Typically rennet is used in cheeses that are aged for a longer amount of time, and not always used in softer cheeses.
      http://www.cheesemaking.com/store/pg/244-FAQ-Cheesemaking-and-Rennet.html

      I like mesophillic culture it produces a blend cream cheese, it contains the following bacteria lactose, lactococcus lactis subsp. lactis, lactococcus lactis subsp. cremoris

      Buttermilk may contain lactose, (LL) lactococcus lactis subsp. lactis, (LLC) lactococcus lactis subsp. cremoris, (LLD) lactococcus lactis subsp. biovar diacetylactis, (LMC) leuconostoc mesenteroides subsp. cremoris.

      Yes, there is some over lap. As you can see they are not the same.

      Sure, you can use buttermilk and yogurt, but you don’t know what culture the producer used to prepare his buttermilk or yogurt from. You also don’t really know how fresh it is, and if something is going to turn off. It may work, I will give you that. Why I like to start from a starting culture is that you know what is in your culture, and it isn’t a mystery. You will get known results.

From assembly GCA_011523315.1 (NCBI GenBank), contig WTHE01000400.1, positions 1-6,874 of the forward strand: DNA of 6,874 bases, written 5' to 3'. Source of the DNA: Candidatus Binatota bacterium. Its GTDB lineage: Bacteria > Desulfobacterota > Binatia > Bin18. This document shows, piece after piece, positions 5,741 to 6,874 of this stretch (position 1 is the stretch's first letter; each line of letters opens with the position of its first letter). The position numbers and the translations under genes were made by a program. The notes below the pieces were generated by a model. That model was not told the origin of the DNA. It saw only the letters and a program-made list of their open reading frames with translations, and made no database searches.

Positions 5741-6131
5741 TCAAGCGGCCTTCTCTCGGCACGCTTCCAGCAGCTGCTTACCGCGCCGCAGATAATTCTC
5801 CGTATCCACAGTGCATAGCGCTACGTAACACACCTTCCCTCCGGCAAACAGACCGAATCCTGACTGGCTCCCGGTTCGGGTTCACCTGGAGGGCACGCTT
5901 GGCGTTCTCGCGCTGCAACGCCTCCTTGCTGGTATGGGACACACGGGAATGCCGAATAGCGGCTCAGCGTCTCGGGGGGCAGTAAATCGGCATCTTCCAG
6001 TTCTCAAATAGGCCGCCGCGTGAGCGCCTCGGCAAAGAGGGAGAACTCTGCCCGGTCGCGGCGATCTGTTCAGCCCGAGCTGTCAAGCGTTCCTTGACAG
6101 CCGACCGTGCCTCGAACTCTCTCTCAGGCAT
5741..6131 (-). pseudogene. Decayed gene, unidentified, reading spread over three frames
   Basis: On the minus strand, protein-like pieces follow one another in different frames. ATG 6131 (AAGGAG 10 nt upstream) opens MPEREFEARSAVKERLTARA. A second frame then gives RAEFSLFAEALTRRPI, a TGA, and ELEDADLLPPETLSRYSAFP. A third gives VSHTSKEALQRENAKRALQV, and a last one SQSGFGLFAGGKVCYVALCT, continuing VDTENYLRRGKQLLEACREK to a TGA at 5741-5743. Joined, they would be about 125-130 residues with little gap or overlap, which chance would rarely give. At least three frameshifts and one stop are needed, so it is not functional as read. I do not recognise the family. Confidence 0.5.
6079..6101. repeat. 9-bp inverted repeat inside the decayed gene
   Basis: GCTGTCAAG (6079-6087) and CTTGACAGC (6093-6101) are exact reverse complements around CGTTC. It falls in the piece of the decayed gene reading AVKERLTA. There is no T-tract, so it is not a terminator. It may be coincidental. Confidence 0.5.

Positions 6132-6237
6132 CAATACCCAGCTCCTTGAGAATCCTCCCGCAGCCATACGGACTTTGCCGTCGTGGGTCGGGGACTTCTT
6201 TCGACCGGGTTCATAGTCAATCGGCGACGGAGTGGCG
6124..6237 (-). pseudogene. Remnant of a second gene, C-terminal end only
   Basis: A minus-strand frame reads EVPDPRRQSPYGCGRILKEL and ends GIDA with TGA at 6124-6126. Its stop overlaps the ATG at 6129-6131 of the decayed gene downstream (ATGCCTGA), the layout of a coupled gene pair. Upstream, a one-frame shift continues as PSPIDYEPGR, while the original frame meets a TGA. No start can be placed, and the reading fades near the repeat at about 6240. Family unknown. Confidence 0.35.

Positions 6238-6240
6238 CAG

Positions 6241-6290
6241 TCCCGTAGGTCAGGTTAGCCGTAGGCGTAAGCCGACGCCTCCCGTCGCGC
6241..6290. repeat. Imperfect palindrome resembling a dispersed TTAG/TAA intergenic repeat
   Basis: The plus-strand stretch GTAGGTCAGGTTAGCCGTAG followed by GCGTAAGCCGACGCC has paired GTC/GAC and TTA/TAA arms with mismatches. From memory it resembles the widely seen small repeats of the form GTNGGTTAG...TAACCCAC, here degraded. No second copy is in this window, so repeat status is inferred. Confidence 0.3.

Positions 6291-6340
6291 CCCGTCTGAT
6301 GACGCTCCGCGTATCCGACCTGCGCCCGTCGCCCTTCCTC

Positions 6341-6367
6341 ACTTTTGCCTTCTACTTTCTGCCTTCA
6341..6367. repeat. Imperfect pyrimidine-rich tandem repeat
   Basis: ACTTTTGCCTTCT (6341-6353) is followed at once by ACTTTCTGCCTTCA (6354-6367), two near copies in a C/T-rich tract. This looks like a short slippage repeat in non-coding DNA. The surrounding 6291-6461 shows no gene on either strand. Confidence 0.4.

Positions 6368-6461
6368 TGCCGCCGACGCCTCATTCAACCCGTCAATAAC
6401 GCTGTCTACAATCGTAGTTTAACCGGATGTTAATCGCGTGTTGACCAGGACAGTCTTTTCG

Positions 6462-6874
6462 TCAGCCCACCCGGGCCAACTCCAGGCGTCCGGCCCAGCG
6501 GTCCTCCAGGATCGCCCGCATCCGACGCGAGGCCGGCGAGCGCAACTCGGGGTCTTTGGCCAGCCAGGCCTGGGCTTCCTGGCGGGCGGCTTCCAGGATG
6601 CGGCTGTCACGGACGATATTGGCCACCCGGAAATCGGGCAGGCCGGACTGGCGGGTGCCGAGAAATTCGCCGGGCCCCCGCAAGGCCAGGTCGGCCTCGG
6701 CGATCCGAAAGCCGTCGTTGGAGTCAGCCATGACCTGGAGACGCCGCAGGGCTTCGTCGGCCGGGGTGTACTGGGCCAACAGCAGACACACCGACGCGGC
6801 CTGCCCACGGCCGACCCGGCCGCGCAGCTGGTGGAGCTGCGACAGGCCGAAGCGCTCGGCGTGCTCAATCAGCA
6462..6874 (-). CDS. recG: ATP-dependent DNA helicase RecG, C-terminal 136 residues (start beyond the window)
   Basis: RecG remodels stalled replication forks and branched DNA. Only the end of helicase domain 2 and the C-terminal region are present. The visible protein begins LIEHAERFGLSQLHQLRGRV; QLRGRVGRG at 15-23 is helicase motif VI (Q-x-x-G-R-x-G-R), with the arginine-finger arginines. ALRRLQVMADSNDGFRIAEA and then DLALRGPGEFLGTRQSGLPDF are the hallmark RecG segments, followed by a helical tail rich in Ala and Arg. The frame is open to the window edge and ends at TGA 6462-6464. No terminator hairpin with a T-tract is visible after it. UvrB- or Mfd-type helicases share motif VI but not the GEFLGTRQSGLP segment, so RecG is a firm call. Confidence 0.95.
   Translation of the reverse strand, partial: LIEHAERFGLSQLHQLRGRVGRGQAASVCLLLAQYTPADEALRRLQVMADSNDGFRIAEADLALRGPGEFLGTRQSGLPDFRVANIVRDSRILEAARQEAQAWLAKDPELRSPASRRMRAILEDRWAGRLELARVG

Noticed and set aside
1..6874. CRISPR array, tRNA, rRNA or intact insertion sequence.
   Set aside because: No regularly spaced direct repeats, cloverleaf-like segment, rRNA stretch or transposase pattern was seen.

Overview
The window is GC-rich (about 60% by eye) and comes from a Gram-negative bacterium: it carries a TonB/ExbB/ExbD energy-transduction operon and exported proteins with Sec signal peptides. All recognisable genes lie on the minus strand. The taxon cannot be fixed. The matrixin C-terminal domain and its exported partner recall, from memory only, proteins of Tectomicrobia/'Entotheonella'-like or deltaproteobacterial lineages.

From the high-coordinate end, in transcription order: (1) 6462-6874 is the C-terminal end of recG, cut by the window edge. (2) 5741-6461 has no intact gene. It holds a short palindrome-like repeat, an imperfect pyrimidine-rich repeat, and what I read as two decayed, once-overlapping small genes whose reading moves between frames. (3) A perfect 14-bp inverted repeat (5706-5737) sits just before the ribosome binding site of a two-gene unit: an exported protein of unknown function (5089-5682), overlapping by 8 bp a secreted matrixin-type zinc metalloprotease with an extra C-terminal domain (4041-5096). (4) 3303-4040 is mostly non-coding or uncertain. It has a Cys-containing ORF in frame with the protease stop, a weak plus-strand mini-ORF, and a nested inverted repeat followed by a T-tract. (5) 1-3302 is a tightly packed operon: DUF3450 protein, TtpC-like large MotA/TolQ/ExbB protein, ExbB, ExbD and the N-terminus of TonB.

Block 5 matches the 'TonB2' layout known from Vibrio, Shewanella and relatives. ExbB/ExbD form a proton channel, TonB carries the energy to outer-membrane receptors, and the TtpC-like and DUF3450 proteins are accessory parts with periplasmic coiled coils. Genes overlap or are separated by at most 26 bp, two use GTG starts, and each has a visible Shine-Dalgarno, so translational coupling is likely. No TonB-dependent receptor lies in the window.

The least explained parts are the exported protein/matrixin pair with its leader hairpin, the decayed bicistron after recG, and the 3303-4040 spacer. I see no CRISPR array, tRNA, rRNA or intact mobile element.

http://www.cheesemaking.com/store/pg/240-FAQ-Cheesemaking-and-Ripening.html

      Do I get that using other ways will work, yes. Do I recommend this to someone who has never made this before, no.

  5. Bobby

    question, if my first attempt at cream cheese came out not as smooth as i would have liked and not crumbly but somwehat slightly crumbled, does that mean to much whey drained out of it?

  6. Jean